Despite its lavish, glittery trappings, media hype, and executive speech-making, the annual Consumer Electronics Show is all business. It’s not open to the public. Nearly 150,000 people who stream through the Las Vegas Convention Center and several hotels rummage through roughly 1.8 million feet of exhibit space over its 4-day run.They vote with their dollars, euros, rubles, pounds and shekels for the goods that you, the general public, will eventually be offered for sale.
Because I’m immersed in gadgets and write about them, there’s not much that I generally see that I want for myself, but I did see a few items I want to share with you. These are personal choices, not necessarily trends. (If you’re looking for a more general view of the show, or what was hot, you may want to look at the coverage from Time Magazine; it seems to offer a better consumer's eye view of the show than the usual tech site suspects — CNET, Engadget,TheVerge.)
Anyhow, here’s my short lust list:
SteadiCam for iPhones. SteadiCam is a technology that allows moviemakers to shoot scenes with no movement limitations and yet produce remarkably stable pictures, is now available for use with iPhones, GoPro cameras, and other lightweight consumer cameras. Picture a couple dancing, and the camera does a 360-degree circle around them—and there’s no camera crew to be seen in the background, no lighting equipment, etc.—and you’ll get an idea of what SteadiCam does.
The official product name is the Steadicam Smoothee.
For about $179, plus $30 for a module that works with your camera device, you can attach an iPhone, iPod GoPro phone or similar to this remarkable lightweight version of the professional Steadicam setup, and produce footage that is almost good enough technically to be shown in theaters. Sure, you can use it to shoot your kids and grandkids playing in a tub, but I’m also hoping that startups in Pioneer Square, or small companies in South Seattle can make use of this technology to do some amazing quality visual work without paying high prices to either purchase or rent gear.
Samsung Galaxy Note. About 10 years ago when gadgets like the Palm PDA first came out, I remember wondering if these multi-featured devices for reading, music, watching video, emailing, etc. would ever also be a phone. In the smartphone age, certain devices have come close (I’m talking about you, iPhone), but nothing has come along yet that is so elegant and yet functional as the new Samsung Galaxy Note. It combines the best of a tablet and smartphone plus a usable sketchpad in one single device.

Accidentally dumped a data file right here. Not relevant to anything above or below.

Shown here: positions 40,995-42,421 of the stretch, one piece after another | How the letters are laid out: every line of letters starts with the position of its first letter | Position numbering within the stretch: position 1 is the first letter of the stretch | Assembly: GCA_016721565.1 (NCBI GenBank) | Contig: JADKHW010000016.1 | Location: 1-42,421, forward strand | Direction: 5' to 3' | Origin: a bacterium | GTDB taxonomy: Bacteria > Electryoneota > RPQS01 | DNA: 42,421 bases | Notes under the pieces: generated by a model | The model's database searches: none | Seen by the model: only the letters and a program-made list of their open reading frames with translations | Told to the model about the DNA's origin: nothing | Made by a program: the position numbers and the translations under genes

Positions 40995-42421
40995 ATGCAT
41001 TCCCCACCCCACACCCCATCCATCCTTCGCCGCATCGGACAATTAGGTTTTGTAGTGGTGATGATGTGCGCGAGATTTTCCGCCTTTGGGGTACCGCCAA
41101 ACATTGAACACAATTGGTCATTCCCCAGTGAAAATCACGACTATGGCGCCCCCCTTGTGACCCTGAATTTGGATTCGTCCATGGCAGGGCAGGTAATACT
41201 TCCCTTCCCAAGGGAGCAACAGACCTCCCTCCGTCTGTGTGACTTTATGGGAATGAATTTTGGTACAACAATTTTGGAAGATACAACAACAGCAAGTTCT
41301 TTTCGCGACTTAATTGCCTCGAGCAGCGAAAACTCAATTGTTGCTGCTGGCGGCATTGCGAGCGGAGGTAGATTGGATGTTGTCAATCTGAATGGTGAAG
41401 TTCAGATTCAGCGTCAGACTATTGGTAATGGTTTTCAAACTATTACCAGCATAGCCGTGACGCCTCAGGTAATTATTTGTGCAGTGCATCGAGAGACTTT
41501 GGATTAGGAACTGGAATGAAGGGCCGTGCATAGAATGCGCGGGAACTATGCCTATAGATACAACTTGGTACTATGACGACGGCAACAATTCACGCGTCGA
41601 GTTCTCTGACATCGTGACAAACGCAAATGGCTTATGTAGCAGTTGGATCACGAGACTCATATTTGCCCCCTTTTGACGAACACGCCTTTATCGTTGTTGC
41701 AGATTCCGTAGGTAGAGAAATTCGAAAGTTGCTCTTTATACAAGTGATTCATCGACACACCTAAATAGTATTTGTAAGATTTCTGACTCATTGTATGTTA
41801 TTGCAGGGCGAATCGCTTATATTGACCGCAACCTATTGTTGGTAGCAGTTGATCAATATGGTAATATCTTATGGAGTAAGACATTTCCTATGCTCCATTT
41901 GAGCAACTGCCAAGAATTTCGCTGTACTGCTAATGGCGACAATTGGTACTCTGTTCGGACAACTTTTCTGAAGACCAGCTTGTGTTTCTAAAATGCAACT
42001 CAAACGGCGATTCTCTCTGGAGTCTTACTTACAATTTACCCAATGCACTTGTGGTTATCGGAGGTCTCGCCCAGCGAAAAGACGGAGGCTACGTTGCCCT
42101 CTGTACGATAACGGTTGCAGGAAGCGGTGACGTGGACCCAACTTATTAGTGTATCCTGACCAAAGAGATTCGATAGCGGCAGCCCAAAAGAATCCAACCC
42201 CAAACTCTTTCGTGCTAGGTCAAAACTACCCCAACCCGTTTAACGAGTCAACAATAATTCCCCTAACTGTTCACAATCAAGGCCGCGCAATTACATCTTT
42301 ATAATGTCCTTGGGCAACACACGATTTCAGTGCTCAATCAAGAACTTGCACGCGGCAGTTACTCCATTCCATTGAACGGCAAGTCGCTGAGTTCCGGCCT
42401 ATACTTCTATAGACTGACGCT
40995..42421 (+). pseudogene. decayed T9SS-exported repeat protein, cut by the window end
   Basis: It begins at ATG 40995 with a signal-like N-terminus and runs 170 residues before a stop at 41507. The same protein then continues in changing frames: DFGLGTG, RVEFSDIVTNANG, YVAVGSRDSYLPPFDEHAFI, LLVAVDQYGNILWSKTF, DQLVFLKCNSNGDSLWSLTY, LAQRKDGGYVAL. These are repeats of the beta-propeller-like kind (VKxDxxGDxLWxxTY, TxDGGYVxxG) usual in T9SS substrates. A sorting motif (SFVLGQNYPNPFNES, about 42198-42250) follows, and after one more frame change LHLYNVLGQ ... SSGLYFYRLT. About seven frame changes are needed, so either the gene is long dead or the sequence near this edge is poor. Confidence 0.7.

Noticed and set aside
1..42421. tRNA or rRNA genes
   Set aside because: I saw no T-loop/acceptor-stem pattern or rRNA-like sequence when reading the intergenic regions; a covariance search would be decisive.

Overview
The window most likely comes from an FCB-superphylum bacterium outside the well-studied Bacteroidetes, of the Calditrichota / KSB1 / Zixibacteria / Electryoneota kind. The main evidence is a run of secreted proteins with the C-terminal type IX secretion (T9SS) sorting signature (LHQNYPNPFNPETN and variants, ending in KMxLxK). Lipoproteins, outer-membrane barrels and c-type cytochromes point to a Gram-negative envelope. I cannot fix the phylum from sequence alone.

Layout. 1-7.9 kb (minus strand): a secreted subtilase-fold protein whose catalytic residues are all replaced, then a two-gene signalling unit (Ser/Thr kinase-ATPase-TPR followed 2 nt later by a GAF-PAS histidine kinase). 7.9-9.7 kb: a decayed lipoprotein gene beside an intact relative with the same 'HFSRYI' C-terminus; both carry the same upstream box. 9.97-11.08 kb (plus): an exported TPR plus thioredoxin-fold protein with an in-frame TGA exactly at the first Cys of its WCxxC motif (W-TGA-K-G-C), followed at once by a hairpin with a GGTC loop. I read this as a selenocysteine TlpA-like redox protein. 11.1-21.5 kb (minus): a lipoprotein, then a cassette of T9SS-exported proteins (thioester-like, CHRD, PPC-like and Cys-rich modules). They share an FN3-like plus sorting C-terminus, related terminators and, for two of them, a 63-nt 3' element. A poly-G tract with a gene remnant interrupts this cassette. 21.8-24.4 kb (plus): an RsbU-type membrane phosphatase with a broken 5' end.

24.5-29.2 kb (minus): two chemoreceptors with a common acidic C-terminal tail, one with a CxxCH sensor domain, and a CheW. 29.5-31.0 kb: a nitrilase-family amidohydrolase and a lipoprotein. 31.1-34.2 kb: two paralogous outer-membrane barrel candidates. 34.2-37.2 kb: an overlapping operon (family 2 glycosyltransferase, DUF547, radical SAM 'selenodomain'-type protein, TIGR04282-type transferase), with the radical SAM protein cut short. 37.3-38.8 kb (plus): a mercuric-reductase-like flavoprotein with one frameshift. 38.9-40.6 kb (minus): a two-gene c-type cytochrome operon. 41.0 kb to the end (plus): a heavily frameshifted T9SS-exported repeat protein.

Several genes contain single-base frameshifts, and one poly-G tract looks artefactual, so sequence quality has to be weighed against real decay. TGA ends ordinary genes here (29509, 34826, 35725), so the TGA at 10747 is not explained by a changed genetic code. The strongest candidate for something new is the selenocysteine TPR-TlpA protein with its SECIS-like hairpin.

The first thing that hits you when you hold it might be, “Damn, this is a big phone!” or “Damn, this a small tablet.” The form factor might be an issue with some people, and that’s obviously a matter of individual taste. I personally found no problem with it, and in fact found it to be as good a compromise between the two functions as exists in today’s market.
The Note is lightweight — about 2 ounces — and incredibly thin (Samsung has not yet divulged those specifications). Its screen is a super-bright OLED screen, and in use it will give you every centimeter of its screen for work, reading watching movies, etc. It has front and rear-cameras and a 1.5 dual-core processor. It’s impressive.
Then there’s the sketch feature. The Note comes with a small stylus that seamlessly inserts into the tablet (phone?). It offers 256 pressure levels, meaning that it’s responsive for heavy or soft impressions in both handwriting and sketching. Electronic devices used as writing instruments have usually been pretty bad, but in writing a note on the Note, I found its ability to capture my handwriting quite good on first impression. I think it would be incredibly useful once I get used to it. The software also allows handwriting to be turned into type/text, a Samsung rep told me.
The stylus is tiny, but Samsung will sell an optional $50 pen enclosure, which will encase the stylus so you’ll feel as though you’re holding a standard pen.
The unit runs Android Gingerbread currently, but will be upgraded to the new Ice Cream Sandwich software, according to my Samsung source.
The unit will be sold by AT&T, and will run on AT&T’s 4g LTE network; the network is up and running in the Seattle area. No price nor delivery date has been announced; you certainly can expect a two-year contract from the phone company. But this device may well be worth your wait.
Sony’s Tablet P, on first glimpse, looks like a compact elegant woman’s makeup case. It’s about 7 inches long and 3 inches wide when closed, with a smooth curved surface that would look great as an accessory in a Lancome ad. At 13 ounces, it’s slightly heavy but will fit easily into pocket or purse.
When you open it, it becomes a dual-screen 6-inch Android tablet. The two screens are slightly further apart than I like; I hope that Sony puts out a subsequent model where the screen come closer together instead of presenting users with roughly a half-inch black bar between its screens. Reading a browser is slightly annoying with that black dividing line.
Some have compared it to a Nintendo DS mobile game unit. They wouldn’t be far from the truth.
Its specifications are reasonable: a 1GHz Tegra 1 processor; 16 GB of internal RAM but no functional connectivity to its SD slot. Measured against the Samsung Note, it would be a definite no. 2 in my book.
All that being said, however, the Sony P is an ingenious solution for someone looking for a lightweight portable tablet with a small form factor. No price nor release date has yet been announced, but it seems to be a real product and not “vaporware.”
The will be hundreds of reviews of new gadgets coming out of this show. These happen to be three I thought you would find worthwhile.